Chiefly correspondence between members of related Quaker families of Pennsylvania, New Jersey and Delaware (Allinson, Cox, Dillwyn, Emlen, Hill, Hilles, Howland, Logan, Moore, Morris, Smith and others). Also includes journals, poetry, portraits, legal and business papers. Letters chiefly discuss family, friends, health, spiritual matters and travel. Much of the correspondence is between Quaker women: letters (1821-1859) of Margaret H. Hilles to her mother and sister discuss family, child rearing and health concerns, includes "Account of a Philadelphia Infant School in 1827"; letters (1758-1811) of Margaret Hill Morris to her sister and daughter are concerned with family and health (includes 1793 yellow fever epidemic); also letters (1784-1818) of Gulielma M. Smith, chiefly to her mother, Margaret Hill Morris; letters (1777-1778) of Hannah Moore to her sister; letters (1790-1802) of Hannah Griffitts to Margaret Morris discuss friendship, religious thoughts, family, friends and health concerns
Thomas Clarkson letters and article by Thomas Clarkson( )

in English and held by 1 WorldCat member library worldwide

Letters to William Dillwyn and Alexander Alison, and article by Rev. Thomas Clarkson, regarding his anti-slavery and anti-slave trade efforts in Great Britain. Letter to Mademoiselle Williams, regarding arrangements for a trip to Paris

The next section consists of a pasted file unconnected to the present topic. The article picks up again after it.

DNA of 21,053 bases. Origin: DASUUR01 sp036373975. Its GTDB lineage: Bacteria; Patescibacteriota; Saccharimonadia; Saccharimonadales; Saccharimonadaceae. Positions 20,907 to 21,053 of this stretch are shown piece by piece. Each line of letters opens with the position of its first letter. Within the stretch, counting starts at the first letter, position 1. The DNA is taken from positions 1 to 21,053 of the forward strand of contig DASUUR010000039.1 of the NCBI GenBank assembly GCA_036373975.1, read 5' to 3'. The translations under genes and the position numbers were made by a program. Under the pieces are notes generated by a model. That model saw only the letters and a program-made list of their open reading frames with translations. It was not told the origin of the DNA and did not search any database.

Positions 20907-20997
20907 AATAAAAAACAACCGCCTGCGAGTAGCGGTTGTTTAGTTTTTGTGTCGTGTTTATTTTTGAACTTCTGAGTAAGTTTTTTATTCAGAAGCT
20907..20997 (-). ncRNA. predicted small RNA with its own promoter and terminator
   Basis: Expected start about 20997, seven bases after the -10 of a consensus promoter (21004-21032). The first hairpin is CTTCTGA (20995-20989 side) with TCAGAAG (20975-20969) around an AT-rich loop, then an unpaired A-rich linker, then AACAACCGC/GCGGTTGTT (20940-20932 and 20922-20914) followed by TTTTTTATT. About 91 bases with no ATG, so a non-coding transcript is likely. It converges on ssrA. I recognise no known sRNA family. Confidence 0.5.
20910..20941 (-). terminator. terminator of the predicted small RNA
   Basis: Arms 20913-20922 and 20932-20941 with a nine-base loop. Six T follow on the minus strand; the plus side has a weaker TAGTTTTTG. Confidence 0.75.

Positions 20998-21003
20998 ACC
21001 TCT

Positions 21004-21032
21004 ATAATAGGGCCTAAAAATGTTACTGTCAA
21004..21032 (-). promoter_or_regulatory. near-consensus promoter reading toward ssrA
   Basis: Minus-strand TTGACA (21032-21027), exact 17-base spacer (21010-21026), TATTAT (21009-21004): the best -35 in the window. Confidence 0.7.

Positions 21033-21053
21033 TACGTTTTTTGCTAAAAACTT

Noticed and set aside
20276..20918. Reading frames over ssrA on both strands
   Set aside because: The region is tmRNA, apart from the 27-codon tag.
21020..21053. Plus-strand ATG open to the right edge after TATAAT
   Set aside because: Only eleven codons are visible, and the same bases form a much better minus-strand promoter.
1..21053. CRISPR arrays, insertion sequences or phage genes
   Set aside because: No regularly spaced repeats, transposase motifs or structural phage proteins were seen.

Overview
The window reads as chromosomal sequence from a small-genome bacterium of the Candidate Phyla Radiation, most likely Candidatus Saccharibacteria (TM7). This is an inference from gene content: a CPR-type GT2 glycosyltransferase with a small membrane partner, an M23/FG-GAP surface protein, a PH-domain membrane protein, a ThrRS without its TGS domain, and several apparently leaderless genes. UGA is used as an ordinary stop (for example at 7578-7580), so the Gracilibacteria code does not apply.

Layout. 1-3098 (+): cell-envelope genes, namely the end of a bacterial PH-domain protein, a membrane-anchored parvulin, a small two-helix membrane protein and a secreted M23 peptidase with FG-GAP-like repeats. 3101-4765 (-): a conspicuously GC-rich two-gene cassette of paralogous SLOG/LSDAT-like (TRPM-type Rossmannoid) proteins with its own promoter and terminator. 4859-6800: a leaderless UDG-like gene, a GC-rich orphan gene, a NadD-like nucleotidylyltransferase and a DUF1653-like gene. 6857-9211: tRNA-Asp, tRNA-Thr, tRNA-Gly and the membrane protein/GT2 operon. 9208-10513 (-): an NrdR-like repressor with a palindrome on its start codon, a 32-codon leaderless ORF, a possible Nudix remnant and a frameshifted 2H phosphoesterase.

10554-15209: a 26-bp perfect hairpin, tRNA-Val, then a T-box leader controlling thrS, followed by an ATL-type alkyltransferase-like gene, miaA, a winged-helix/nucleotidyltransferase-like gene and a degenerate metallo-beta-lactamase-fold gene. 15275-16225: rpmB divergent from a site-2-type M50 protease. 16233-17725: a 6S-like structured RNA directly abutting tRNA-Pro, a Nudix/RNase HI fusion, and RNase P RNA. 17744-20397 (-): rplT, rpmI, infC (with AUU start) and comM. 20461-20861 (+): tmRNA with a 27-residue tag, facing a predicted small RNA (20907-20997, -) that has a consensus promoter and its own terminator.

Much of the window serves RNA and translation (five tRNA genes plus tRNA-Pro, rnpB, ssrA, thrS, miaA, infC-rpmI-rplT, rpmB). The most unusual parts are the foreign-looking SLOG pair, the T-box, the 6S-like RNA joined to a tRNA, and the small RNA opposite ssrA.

Richard Peters (1780-1848) letters by Richard Peters( )

in English and held by 1 WorldCat member library worldwide

Four letters from Richard Peters in Philadelphia to Samuel M. Hopkins, William Dillwyn (accompanied by Dillwyn's response), Richard S. Coxe, and Henry C. Carey, dated from 1805 to 1835. Topics include publishing a collection of decisions of the Admiralty Court of Pennsylvania, contributions to the American Convention for Promoting the Abolition of Slavery, and the copyright lawsuit against Peters brought by Henry Wheaton
Brief considerations on slavery, and the expediency of its abolition : with some hints on the means whereby it may be gradually effected by William Dillwyn( Book )

1 edition published in 1773 in English and held by 1 WorldCat member library worldwide

Brief considerations on slavery, and the expediency of its abolition. with some hints on ... the means whereby it may be gradually effected. re by WILLIAM DILLWYN( Book )

1 edition published in 2018 in English and held by 1 WorldCat member library worldwide

 
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Languages
English (83)